What does this have to do with Prop 99? The relationship is a bit oblique, because the Prop 99 amendment does not insert the actual word “blight” into the Constitution, nor does it explicitly incorporate the characterizing conditions of blight from §33031 into the amendment — quite understandably, because that would have made the proposition more vulnerable politically. Instead, Prop 99 confers upon governments the following exception to the 19(b) general rule:
SEC. 19(c): Subdivision (b) of this section does not apply when State or local government exercises the power of eminent domain for the purpose of protecting public health and safety; preventing serious, repeated criminal activity; responding to an emergency; or remedying environmental contamination that poses a threat to public health and safety. (Emphasis mine.)
So the Prop 99 amendment allows eminent domain to protect “public health and safety” — the same phrase as in the Health and Safety Code, with the “general welfare” part deleted. If a government can establish that not constructing TOD in a certain location forces the property to be blighted, does the phrase “public health or safety” here justify use of eminent domain on that basis, or does the missing “general welfare” shut the door? I don’t know, but upon reading the phrase “public health or safety” phrase in Prop 99, the blighted property issue jumped immediately to mind, so it seems like you could at least make the argument.
And, even more basic than the blighted property issue: Sec. 19(b) prohibits eminent domain “for the purpose of conveying it to a private person.” (Emphasis mine.) If a government can establish a legitimate purpose other than wanting to convey the property to a private party, would that purpose be enough to justify eminent domain? In the case of TOD, it is not too hard to establish such a purpose. In fact, that purpose is basically the whole point of this website– to extol the societal and environmental virtues associated with livable cities built around transit, as opposed to auto-dependent sprawl that exacerbates congestion, pollution, and global warming.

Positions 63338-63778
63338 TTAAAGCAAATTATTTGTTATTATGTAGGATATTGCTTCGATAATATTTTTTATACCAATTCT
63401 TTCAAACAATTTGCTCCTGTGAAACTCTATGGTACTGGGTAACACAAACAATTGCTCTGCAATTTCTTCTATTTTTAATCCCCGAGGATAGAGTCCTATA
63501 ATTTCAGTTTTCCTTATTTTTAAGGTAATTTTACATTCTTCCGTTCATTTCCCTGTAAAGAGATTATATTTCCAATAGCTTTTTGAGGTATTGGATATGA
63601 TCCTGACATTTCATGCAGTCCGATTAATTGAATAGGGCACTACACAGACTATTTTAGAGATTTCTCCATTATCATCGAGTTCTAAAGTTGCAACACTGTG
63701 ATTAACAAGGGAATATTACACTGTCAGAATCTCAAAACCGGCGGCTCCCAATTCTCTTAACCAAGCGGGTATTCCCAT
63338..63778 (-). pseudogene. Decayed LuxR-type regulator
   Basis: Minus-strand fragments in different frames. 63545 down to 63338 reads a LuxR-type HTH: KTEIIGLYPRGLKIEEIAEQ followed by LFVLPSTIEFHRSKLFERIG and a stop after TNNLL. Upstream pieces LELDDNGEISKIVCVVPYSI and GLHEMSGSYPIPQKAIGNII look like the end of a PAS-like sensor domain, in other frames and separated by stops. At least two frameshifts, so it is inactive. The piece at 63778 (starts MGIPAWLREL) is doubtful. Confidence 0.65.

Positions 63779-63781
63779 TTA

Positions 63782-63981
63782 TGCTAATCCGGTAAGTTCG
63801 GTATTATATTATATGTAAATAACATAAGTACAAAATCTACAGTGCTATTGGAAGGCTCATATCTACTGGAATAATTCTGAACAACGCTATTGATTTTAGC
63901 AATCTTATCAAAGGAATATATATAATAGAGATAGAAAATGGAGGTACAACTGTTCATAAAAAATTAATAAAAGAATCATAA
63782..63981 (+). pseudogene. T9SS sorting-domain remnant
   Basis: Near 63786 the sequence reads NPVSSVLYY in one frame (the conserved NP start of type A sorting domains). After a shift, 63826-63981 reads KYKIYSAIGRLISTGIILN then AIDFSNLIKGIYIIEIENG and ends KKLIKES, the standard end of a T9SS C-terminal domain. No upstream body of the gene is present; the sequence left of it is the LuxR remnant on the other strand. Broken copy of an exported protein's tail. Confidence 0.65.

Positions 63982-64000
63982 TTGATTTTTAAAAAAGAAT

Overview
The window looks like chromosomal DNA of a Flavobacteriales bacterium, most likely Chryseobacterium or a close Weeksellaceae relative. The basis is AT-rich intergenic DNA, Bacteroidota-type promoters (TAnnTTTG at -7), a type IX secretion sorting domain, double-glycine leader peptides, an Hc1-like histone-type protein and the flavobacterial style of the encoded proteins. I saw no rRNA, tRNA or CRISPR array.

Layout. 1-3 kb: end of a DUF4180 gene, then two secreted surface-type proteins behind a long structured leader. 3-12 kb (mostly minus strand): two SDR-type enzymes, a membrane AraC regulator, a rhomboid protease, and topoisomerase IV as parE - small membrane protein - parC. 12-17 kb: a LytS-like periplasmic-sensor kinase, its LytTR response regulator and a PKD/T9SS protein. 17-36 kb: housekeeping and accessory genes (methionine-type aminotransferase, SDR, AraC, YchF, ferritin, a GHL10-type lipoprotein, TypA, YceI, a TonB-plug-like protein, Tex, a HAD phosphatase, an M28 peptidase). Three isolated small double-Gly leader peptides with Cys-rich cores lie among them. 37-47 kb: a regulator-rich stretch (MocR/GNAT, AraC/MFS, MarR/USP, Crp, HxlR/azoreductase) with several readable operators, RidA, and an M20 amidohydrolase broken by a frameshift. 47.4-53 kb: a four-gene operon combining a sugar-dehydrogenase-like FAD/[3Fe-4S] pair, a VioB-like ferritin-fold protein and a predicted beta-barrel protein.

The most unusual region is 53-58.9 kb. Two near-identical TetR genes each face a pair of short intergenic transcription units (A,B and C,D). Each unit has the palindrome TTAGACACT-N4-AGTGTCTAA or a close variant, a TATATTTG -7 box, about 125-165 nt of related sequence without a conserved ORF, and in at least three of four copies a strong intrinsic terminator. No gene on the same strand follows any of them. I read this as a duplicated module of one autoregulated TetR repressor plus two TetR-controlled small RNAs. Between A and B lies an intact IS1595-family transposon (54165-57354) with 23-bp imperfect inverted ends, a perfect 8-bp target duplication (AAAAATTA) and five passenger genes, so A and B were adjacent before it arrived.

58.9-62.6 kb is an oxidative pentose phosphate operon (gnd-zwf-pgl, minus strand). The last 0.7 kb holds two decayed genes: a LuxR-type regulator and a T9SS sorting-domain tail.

Someone in favor of Prop 98, who is operating under the assumption that most government intrusion is detrimental, could easily turn many of the clauses cited earlier to argue that Prop 99 does not go far enough to provide true eminent domain reform, but Prop 99 does restrict use of eminent domain in the most sensitive cases while still affording government necessary flexibility. Prop 99’s more narrow focus is not a bad thing — much better to proceed carefully than to open the destructive Pandora’s Box that is Prop 98. In the future, restrictions on Kelo can and probably should be considered — and if so, they should be narrowly tailored to address specific concerns from Kelo. Prop 98’s broad-sweeping language is deeply troubling, and it is a strong impediment to the government’s ability to act on behalf of the public interest. “True” eminent domain reform can be dealt with after the election. For now, we should concentrate on the immediate goal of defeating Prop 98.